Dixter cuts their meadows twice, once around the end of July/ August and again in November for the spring bulbs. John has two 'squares' of meadows, one square has no spring bulbs and that one he cuts again and again, keeping it around 4" long up until the Chelsea Flower Show. At that stage he will leave it until September to help the Rhinanthus minor germinate, this one is classed as his 'summer' meadow. His other one has spring bulbs of Scilla, Chionodoxa, and Cyclamen. This one will have no cuts in the beginning of the year until September and then the grass is taken off for hay. Orchids have also come into the meadows of their own accord here too, the ones he has are similar to our spotted orchid Dactlylorhiza fuschii, they are also pyramidal but are a darker pink. He also has lots of Iris latifolia. For unwanted weeds in his meadows like Heracleum sphondylium, he manually digs them out.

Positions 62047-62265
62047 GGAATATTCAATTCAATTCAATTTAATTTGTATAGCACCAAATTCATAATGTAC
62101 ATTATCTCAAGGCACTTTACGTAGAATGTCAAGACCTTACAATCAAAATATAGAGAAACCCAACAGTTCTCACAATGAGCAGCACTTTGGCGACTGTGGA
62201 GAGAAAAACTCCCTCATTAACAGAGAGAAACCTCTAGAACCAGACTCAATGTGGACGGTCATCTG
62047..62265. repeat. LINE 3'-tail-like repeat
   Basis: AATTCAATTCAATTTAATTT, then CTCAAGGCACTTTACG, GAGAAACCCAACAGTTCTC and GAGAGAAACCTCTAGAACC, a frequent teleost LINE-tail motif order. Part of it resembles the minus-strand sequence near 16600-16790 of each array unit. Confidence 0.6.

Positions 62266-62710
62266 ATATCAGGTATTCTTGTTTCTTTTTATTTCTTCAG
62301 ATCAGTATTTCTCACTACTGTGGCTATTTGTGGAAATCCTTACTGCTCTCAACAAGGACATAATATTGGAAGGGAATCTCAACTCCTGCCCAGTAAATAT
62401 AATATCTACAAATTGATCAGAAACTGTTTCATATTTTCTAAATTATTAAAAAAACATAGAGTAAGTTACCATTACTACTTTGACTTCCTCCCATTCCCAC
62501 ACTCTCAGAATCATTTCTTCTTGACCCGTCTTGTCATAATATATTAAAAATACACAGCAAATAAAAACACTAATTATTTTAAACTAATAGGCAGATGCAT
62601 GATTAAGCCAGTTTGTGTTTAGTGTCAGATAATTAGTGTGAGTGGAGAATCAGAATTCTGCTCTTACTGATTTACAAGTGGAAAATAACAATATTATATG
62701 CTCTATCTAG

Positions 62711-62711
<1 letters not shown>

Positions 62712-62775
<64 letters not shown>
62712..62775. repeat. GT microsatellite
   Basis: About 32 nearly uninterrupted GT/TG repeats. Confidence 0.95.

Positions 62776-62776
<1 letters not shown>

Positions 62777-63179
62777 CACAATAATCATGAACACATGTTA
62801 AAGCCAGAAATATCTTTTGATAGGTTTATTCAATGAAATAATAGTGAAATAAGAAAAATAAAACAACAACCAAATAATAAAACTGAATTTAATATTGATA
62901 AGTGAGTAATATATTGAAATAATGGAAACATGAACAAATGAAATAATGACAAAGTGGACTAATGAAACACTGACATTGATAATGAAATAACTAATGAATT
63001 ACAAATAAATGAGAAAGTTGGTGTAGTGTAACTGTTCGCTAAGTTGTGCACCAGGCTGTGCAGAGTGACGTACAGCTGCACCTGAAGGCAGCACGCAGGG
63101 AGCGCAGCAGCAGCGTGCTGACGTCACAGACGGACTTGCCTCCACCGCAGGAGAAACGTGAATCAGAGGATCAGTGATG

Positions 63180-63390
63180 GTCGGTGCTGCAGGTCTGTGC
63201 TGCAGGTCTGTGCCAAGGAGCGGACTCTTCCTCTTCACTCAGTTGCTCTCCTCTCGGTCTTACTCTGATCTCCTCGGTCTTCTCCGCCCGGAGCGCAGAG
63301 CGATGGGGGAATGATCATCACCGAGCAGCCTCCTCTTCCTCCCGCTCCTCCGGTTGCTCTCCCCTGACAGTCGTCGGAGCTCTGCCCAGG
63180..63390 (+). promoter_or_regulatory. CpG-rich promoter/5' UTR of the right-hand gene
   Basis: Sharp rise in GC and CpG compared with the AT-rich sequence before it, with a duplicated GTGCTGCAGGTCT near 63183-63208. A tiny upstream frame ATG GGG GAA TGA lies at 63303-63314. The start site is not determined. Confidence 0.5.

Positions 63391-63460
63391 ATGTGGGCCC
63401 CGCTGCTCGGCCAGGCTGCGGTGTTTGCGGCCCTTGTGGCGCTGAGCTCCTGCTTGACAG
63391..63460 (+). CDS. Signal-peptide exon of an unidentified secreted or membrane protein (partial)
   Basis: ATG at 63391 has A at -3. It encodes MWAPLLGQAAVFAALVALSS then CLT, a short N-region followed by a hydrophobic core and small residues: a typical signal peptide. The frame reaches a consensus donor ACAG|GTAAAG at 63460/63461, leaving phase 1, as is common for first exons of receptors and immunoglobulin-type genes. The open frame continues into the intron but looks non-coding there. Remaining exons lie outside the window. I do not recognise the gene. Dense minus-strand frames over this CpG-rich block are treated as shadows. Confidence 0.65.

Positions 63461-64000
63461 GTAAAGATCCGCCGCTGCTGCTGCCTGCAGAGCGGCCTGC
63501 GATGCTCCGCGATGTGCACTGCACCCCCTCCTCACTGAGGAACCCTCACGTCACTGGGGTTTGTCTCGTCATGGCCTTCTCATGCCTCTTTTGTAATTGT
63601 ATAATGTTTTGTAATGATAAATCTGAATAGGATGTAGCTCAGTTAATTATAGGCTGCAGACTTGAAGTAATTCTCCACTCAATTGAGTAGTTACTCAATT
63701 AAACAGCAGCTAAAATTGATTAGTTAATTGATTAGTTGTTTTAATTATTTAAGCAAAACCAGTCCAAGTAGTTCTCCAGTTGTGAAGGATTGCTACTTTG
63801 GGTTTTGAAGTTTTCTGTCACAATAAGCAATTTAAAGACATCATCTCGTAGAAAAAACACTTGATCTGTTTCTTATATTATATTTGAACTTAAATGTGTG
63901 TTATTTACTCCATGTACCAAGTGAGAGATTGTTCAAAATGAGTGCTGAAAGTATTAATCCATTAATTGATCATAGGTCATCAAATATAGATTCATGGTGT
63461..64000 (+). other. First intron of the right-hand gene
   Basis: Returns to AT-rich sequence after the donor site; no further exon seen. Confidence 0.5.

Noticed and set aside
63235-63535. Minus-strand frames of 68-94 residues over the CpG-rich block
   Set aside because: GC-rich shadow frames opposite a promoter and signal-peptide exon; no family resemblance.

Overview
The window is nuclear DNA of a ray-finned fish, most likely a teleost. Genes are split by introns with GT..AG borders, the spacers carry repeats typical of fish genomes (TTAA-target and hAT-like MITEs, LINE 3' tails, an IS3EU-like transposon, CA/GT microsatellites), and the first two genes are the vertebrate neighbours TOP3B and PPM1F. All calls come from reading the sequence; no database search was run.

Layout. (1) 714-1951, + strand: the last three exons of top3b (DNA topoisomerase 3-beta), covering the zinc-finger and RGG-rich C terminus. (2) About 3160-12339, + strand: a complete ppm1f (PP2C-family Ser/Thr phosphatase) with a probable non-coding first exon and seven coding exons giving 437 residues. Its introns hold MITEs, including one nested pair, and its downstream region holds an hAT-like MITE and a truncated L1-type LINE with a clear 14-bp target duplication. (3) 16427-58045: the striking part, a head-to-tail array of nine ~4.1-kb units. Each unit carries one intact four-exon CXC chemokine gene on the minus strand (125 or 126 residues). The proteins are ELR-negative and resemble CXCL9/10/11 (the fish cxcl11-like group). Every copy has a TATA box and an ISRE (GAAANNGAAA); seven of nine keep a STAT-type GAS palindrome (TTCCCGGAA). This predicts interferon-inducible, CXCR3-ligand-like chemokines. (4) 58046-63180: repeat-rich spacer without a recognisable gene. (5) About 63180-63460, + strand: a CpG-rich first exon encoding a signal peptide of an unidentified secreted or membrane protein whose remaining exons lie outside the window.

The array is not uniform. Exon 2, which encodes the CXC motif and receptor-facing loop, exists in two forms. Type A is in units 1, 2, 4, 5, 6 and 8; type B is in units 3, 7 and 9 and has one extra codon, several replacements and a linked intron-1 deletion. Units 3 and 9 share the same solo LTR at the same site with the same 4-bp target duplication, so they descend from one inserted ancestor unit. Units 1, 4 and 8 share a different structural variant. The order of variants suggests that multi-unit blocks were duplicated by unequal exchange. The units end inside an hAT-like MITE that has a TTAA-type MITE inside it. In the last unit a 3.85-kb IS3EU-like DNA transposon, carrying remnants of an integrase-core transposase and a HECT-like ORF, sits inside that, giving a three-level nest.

Quote: 'Management makes gardeners not designers' - John Sales.

The man himself. 

Lilium martagon self-sowing everywhere. He also had the thinnest Buxus sempervirens hedge that I have ever seen, that he cuts during Ascot week, and the biggest Heptacodium micinoides tree in the country.

An amazingly rare saxifrage type plant that John does not know the name of.

He had a kind of gravel/ rock garden at the front of his house. I love how he had very niche specimen plants spill out of the trough and into the gravel or the cracks of paths.

Another special saxifrage type plant from the Crassulaceae family specific to the Cotswold: Chiastophyllum oppositifolium